Significant Uncertainty in Our Lives

After two years of our “New Normal” caused by COVID-19, we are still dealing with significant uncertainty in our lives.

People, in general, do not like uncertainty.  We seem to be built in such a way that we want to know what is happening, why it is happening and how long it will last.  Some people like total control over a situation, other people are ok with some element of control.  Very few people are 100% ok with absolutely no control at all over a situation. 

Uncertainty robs us of control, it robs us of the knowledge of why, when, what, where and how.  Uncertainty robs us of a clear vision of what the future holds.  In fact, uncertainty leaves us grasping at “what if’s” and struggling with “what is next”.  Uncertainty, especially like the situation caused by the COVID-19 Virus, can easily cause people to become fearful, stressed and more anxious about daily life.





Our brains are wired in such a way that when we do not have all the information as to why something is happening, we tend to create our own reasons why.  The stories we create and the reasons we come up with are rarely ever positive.  I don’t know about you, but I usually come up with the least favorable reasons, which only creates more anxiety, stress, and fear.

However, it is also important to remember that these emotions are natural. They are as natural as the air we breathe, and they are there to serve us.  There is nothing “wrong” with a person if they are feeling these emotions. Consider the current reality caused by the COVID-19 virus. We have been dealing with this “new reality” now for two full years.

We’ve had family members, friends and other loved ones lose jobs.  We have family members stricken by this virus, who have small businesses that are at risk of shutting down. Come to think of it, it would be unnatural for us to not feel stress and be worried in a situation like this.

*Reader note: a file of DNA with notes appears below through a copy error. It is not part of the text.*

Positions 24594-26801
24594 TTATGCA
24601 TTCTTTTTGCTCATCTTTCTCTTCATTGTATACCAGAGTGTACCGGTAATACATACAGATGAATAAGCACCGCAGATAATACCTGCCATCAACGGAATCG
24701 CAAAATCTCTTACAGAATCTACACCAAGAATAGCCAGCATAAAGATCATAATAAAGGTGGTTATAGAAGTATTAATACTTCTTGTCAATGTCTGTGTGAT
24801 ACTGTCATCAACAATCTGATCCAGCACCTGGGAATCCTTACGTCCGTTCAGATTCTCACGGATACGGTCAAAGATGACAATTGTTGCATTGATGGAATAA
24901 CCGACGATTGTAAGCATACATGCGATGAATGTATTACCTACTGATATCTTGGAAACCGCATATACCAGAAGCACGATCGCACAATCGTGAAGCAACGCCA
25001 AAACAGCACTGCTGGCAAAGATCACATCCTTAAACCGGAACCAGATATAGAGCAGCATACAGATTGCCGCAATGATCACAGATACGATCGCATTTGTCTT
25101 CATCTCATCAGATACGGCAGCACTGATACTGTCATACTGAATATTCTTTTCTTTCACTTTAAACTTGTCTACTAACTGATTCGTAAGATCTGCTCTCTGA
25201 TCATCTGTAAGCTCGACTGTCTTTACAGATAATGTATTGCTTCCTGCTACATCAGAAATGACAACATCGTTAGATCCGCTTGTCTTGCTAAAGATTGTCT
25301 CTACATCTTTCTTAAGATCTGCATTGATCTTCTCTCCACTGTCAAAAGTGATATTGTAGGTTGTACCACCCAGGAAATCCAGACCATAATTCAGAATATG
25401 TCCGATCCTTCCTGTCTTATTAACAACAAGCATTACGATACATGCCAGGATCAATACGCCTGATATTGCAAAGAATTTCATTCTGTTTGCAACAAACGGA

How many of you have hit a fog bank driving down the interstate? What happens in a situation like this?  Do you continue at the same rate of speed or does the reality of the fog bank cause you to act differently? Usually, a driver slows down and increases their focus.  Anxiety levels increase, you worry about what is ahead of you on the road that you cannot see.  You experience stress, you turn down the radio, tell the kids to be quiet so you can focus.  Maybe you grip the steering wheel a little tighter.  Would this not be a normal response to this situation? Nothing is more normal.

Again, it is critical for us to remember that it is normal for a person to experience some level of anxiety, stress and even fear of the unknown, especially right now.  However, sustained uncertainty without adequately dealing with emotions in a healthy way can lead a person experiencing a deep sense of hopelessness and/or helplessness. These emotions need to be handled and managed in an appropriate manner, so they do not become debilitating over time.

Genesis Institute is uniquely situated to help in this situation. We have highly qualified and experienced counselors on staff that employ a clinically based and biblically informed approach to mental health counseling.


Wil Wilhelm

Executive Director